Discussion in 'Ham Radio Discussions' started by W6EM, Dec 25, 2018.
Just as a radio setup fills a hole in the ionosphere
I do not care if you agree or not. Any court and jury would agree with me. Every Digital Mode and even CW is encrypted. It takes training and special equipment to decode it.
That is NOT what the word encryption means.
Sounds like someone who has swallowed Ted Rappaport's cool aid...
Nonsense. Encryption is encoding a message or information. CW uses Morse CODE. D-Star and like are all encrypted, allowed, and require special equipment to decode and receive it. Then we have Spread Spectrum which is completely encrypted.
It is KOOL-AID.
Encryption in a basic sense involves "encoding", but the traditional definition includes "...especially to prevent unauthorized access." Pig latin can be considered encryption, but it provides no "unauthorized" access in any real sense. Same with CW, RTTY, etc. The encoding into ASCII or Baudot, for example, allows a cypher to be applied to get "encryption". This is what is not allowed by the FCC, in the practical sense. Using obfuscation codes is the same thing. It's about the intent - I could speak French on the radio - that's not "encryption" if I am not using it to obscure meaning.
Apparently the FCC has rejected the proposed bandwidth limitation of 2.8 kHz, and is considering no limitation on bandwidth. Will the wider data streams be automatically controlled? If so, how do they refrain from interfering with narrower, probably weaker modes, like CW, PSK31, FT-8, JT-65, etc? Can ordinary hams see the data as it passes, or will that require purchase of an expensive modem? Let's assume this petition was NOT written for sailors who want to send and receive email. Let's assume it's written to enhance the ability to experiment with data modes. Are there not still inherent problems, when placing wide, automatically controlled data streams next to weak signal data streams? Isn't that what caused ARRL to withdraw the regulation by bandwidth proposal, back in 2007?
" 'The petition, in fact, had nothing specifically to do with Winlink or any other particular data mode. It was, rather, a means of facilitating data experimentation, which is somewhat stifled under the current rules' that were written almost exclusively for analog modes"*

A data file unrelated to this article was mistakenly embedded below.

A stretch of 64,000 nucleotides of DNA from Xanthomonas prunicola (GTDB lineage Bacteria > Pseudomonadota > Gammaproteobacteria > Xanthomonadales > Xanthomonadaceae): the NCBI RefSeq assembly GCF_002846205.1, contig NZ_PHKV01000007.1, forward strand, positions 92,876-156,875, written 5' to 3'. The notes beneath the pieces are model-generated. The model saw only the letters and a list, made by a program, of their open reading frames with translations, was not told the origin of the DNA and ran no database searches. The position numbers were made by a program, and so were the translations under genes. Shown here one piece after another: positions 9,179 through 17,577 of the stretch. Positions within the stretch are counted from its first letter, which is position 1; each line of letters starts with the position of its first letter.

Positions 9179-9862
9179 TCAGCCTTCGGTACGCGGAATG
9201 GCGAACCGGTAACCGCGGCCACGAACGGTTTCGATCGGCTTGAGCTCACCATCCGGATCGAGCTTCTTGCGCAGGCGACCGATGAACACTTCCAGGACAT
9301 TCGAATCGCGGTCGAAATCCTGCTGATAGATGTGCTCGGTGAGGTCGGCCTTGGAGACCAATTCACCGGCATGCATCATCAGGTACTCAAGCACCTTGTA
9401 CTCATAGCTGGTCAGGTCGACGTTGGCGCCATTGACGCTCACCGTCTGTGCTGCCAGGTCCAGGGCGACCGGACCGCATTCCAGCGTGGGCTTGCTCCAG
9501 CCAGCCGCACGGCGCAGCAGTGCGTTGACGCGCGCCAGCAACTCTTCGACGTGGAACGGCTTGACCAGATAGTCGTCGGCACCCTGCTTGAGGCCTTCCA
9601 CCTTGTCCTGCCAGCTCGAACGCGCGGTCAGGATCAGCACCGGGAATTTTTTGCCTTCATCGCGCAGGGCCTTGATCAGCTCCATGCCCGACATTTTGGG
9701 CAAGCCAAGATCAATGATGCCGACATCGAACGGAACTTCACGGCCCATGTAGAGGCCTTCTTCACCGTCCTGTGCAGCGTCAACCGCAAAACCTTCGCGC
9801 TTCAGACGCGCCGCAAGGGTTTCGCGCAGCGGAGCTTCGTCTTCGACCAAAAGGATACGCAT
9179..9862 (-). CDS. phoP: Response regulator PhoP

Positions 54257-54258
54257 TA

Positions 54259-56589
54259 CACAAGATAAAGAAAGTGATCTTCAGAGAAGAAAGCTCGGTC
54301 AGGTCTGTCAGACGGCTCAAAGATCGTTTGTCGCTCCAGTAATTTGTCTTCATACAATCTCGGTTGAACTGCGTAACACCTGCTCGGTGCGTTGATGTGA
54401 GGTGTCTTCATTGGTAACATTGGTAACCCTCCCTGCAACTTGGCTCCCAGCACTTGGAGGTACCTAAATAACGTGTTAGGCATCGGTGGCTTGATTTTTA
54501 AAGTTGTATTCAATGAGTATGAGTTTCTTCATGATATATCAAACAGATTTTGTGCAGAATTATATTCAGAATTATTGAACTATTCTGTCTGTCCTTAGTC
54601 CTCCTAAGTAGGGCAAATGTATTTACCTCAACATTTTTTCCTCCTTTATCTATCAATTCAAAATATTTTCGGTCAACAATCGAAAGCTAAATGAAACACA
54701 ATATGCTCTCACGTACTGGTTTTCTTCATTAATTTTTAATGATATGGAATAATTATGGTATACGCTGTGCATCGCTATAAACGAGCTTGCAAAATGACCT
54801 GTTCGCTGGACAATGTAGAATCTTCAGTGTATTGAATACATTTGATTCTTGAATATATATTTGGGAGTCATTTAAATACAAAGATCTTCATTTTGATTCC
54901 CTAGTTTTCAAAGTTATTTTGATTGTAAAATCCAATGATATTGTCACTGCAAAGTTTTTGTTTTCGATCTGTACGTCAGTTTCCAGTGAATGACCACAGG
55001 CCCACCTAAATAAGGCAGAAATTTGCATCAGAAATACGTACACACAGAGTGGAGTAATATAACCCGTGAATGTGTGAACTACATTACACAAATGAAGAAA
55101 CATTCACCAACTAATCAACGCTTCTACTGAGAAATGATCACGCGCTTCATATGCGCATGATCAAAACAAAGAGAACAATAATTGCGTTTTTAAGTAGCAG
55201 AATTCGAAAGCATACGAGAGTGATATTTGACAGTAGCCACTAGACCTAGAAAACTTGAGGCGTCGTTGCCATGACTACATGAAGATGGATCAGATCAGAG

"A major distraction in the public debate related to automatically controlled data stations, and assertions that adopting the League's petition would permit such facilities to run roughshod over CW and other traditional modes. Sumner says automatic control is not even an essential component of the League's regulation-by-bandwidth proposals"*
To repeat, "Sumner says automatic control is not even an essential component of the League's regulation-by-bandwidth proposals."
So, are there similarities in Regulation by Bandwidth, to the current proposal? It would seem, one similarity is the concern that wide, automatic, data streams could obliterate narrow, weak data streams... which would lead to a call for... Regulation by Bandwidth... yes?
No not part of the proposal but the REASON for the proposal. The original committee report cited the need for bandwidth change to use the Pactor 4 modems pretty much ONLY used by Winlink. ARRL has been trying to chip away at bandwidth limitations since they had to remove their Regulation By Bandwidth proposal to the FCC due to opposition a few years ago,
exactly correct,............... Pactor IV modems WILL create havoc on the bands.
Just WHY do the yacht people need to get their a little faster?